Detection of microsleeps from the eeg via optimized classification techniques. (2015)
Type of ContentTheses / Dissertations
Thesis DisciplineElectrical Engineering
Degree NameDoctor of Philosophy
PublisherUniversity of Canterbury
AuthorsLarocco, Johnshow all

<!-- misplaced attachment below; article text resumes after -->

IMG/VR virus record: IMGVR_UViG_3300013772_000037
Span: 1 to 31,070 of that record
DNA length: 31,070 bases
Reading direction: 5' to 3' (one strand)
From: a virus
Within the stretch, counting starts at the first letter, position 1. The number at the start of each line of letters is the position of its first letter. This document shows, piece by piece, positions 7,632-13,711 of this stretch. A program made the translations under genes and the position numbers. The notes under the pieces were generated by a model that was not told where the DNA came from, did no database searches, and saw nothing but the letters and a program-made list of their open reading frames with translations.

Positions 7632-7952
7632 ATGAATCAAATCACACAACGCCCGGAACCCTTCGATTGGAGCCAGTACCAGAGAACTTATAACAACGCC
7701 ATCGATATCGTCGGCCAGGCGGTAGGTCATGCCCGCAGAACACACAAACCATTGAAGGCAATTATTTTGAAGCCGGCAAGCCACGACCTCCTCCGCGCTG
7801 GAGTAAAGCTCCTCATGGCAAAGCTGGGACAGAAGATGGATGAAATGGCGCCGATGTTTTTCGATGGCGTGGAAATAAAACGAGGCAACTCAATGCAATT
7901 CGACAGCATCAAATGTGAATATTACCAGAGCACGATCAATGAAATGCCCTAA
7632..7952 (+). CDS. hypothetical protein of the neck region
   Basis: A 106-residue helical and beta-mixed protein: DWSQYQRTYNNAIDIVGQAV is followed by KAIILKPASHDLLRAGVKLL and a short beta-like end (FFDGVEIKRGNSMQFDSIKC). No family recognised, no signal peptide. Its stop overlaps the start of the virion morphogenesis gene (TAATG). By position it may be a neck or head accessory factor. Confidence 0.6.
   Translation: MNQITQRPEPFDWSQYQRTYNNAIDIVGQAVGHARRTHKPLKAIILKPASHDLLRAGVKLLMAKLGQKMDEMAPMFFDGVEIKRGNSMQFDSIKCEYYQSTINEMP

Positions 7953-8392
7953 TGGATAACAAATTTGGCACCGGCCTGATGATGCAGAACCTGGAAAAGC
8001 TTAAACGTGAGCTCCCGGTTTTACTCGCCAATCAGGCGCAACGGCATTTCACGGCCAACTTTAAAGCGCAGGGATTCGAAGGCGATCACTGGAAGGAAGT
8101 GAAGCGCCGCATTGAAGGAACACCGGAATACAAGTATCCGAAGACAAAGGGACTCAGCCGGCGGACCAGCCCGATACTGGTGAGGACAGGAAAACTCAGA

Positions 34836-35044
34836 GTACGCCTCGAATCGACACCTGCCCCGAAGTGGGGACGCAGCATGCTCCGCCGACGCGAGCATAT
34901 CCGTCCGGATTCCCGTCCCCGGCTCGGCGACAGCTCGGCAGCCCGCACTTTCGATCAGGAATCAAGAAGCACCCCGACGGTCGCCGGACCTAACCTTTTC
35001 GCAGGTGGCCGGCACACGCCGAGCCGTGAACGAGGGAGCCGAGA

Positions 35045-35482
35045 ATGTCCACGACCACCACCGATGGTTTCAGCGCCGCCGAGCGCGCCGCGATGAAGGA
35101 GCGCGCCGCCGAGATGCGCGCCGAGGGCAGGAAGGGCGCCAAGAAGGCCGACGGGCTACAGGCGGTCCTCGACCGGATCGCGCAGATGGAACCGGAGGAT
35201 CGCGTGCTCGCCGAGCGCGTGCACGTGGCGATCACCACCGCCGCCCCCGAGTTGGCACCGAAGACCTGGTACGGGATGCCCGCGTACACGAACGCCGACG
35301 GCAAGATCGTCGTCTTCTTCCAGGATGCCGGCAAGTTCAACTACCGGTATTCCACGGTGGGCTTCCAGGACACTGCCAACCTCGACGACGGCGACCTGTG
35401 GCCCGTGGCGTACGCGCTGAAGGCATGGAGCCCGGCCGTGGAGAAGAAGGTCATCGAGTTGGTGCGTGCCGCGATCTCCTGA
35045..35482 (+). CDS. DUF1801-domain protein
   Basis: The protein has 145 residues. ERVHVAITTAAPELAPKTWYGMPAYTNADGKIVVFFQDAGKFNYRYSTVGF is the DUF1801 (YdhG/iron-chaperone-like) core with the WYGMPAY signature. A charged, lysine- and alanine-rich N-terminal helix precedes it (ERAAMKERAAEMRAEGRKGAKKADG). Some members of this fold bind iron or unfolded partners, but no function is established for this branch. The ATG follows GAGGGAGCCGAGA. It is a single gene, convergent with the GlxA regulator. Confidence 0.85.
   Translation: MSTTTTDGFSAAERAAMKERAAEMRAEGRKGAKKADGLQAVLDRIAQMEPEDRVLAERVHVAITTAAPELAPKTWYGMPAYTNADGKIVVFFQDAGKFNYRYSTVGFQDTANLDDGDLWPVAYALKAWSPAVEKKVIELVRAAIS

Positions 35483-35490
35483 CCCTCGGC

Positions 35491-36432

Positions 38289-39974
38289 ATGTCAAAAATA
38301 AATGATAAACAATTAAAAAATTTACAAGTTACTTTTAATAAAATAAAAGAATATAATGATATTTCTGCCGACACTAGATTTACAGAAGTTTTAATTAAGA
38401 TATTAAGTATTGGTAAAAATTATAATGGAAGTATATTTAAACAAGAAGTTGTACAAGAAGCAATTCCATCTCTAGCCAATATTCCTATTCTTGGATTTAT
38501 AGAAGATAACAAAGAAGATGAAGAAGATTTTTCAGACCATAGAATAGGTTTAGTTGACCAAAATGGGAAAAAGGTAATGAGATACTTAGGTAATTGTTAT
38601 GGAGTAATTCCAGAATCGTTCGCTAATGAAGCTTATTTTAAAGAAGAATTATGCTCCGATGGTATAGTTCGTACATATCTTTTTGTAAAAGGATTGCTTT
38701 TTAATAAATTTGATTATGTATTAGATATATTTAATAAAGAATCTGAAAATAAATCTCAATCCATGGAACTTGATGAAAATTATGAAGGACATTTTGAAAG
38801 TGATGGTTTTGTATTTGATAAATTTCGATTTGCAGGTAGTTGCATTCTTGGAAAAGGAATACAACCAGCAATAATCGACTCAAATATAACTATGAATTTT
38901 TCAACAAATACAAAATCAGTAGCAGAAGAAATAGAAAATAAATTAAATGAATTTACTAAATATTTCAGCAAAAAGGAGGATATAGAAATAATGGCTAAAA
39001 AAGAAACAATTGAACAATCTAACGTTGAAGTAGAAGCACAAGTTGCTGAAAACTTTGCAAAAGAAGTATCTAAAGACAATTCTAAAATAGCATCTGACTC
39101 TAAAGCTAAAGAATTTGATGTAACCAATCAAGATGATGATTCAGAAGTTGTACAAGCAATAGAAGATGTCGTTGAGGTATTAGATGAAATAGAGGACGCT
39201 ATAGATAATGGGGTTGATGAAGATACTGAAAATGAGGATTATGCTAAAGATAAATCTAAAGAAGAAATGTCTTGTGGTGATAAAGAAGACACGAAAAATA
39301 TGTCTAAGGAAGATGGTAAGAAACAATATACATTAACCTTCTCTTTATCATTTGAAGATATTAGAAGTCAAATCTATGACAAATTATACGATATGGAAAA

Microsleeps are complete breaks in responsiveness for 0.5–15 s. They can lead to multiple fatalities in certain occupational fields (e.g., transportation and military) due to the need in such occupations for extended and continuous vigilance. Therefore, an automated microsleep detection system may assist in the reduction of poor job performance and occupational fatalities. An EEG-based microsleep detector offers advantages over a videobased microsleep detector, including speed and temporal resolution. A series of software modules were implemented to examine different feature sets to determine the optimal circumstances for automated EEG-based microsleep detection. The microsleep detection system was organized in a similar manner to an EEG-based brain-computer interface (BCI). EEG data underwent baseline removal and filtering to remove overhead noise. Following this, feature extraction generated spectral features based upon an estimate of the power spectrum or its logarithmic transform. Following this, feature selection/reduction (FS/R) was used to select the most relevant information across all the spectral features. A trained classifier was then tested on data from a subject it had not seen before. In certain cases, an ensemble of classifiers was used instead of a single classifier. The performance measures from all cases were then averaged together in leave-one-out crossvalidation (LOOCV). Sets of artificial data were generated to test a prototype EEG-based microsleep detection system, consisting of a combination of EEG and 2-s bursts of 15 Hz sinusoids of varied signal-to-noise ratios (SNRs) ranging from 16 down to 0.03. The balance between events and non-events was varied between evenly balanced and highly imbalanced (e.g., events occurring only 2% of the time). Features were spectral estimates of various EEG bands (e.g., alpha band power) or ratios between them. A total of 34 features for each of the 16 channels yielded a total of 544 features. Five minutes of EEG from eight subjects were used in the generation of the dummy data, and each subject yielded a matrix of 300 observations of 544 features. Datasets from two prior microsleep studies were employed after validating the system on the artificial data. The first, Study A (N = 8), had 16 channels sampled at 256 Hz from two 1-hour sessions per subject and the second, Study C (N = 10), had one 50-min session with 30-62 channels per subject sampled at 250 Hz. A vector of 34 spectral features from each channel was concatenated into a feature vector for each 2-s interval, with each interval having a 1-s overlap with the prior one. In both cases, microsleeps had been identified via a combination of video recording and performance on a continuous tracking task. Study A provided four datasets to compare effects of various preprocessing techniques on performance: (1) Study A bipolar EEG with Independent Component Analysis (ICA) preprocessing and artefact pruning (total automated rejection of artefact-containing epochs) and logarithmic transforms of the spectral features (SABIL); (2) Study A bipolar EEG with ICA-based eye blink removal and artefact removal with pruning of epochs with major artefacts, and linear spectral features (SABIS); (3) Study A referential EEG unprocessed by ICA with spectral features (SARUS); and (4) Study A bipolar EEG unprocessed by ICA with spectral features (SABUS). The second study had one primary feature set, the Study C referential EEG ICA preprocessed spectral feature (SCRIS) variant. LOOCV was evaluated based on the phi correlation coefficient. After replicating prior work, several FS/R and classifier structures were investigated with both the artificially balanced and unbalanced data. Feature selection/reduction methods included principal component analysis (PCA), common spatial patterns (CSP), projection to latent structures (PLS), a new method based on average distance between events and nonevents (ADEN), ADEN normalized with a z-score transform (ADENZ), genetic algorithms in concert with ADEN (GADEN), and genetic algorithms in concert with ADENZ (GADENZ). Several pattern recognition algorithms were investigated: linear discriminant analysis (LDA), radial basis functions (RBFs), and Support Vector Machines with Gaussian (SVMG) and polynomial (SVMP) kernels. Classifier structures examined included single classifiers, bagging, boosting, stacking, and adaptive boosting (AdaBoost). The highest LOOCV results on artificial data (SNR = 0.3) corresponded to GADEN with 10 features and a single LDA classifier with a mean phi value of 0.96. Of the four Study A datasets, PCA with 150 features and a stacking ensemble achieved the highest mean phi of 0.40 with the SABIL feature set, and ADEN with 20 features with a single LDA classifier achieved the highest mean phi of 0.10 with Study C. Other machine-learning methodologies, such as training on artificially balanced data, decreasing the training size, within-subject training and testing, and randomly mixed data from across subjects, were also examined. Training on artificially balanced data did not improve performance. An issue found by performing within-subject training and testing was that, for certain subjects, a classifier trained on one-half of the subject’s data and then tested on the other half was that classifier performance dropped to random guessing. The low phi values on within-subject tests occurred independently of the feature selection/reduction method explored. As such, performance of a standard LOOCV was often dependent on whether a particular testing subject had a low (< 0.15) within-subjects mean phi correlation coefficient. Training on only the higher mean phi values did not boost performance. Additional tests found correlations (r = 0.57, p = 0.003 for Study A and r = 0.67, p < 0.001 for Study C) between higher within-subject mean phi values (> 0.15) and longer mean microsleep durations. Other individual subject characteristics, such as number of microsleeps and subject age, did not have significant differences. The primary findings highlighted the strengths and limitations of supervised feature selection and linear classifiers trained upon highly variable between-subject features across two studies. Findings suggested that a classifier performs best when individuals have high mean microsleep durations. On the configurations investigated, preprocessing factors, such as ICA preprocessing, feature extraction method, and artefact pruning, affected the performance more than changing specific module configurations. No significant differences between the SABIL features and the lower performing Study A feature sets were found due to overlapping ranges of performance (p = 0.15). The findings suggest that the investigated techniques plateaued in performance on the Study A data, reaching a point of diminishing returns without fundamentally changing the nature of the classification problem. The different number of channels of varying quality across all subjects in Study C rendered microsleep classification extremely difficult, but even a linear classifier can properly generalize if exposed to a large enough variety of data from across the entire set. Many of the techniques explored are also relevant to other fields, such as braincomputer interface (BCI) and machine learning.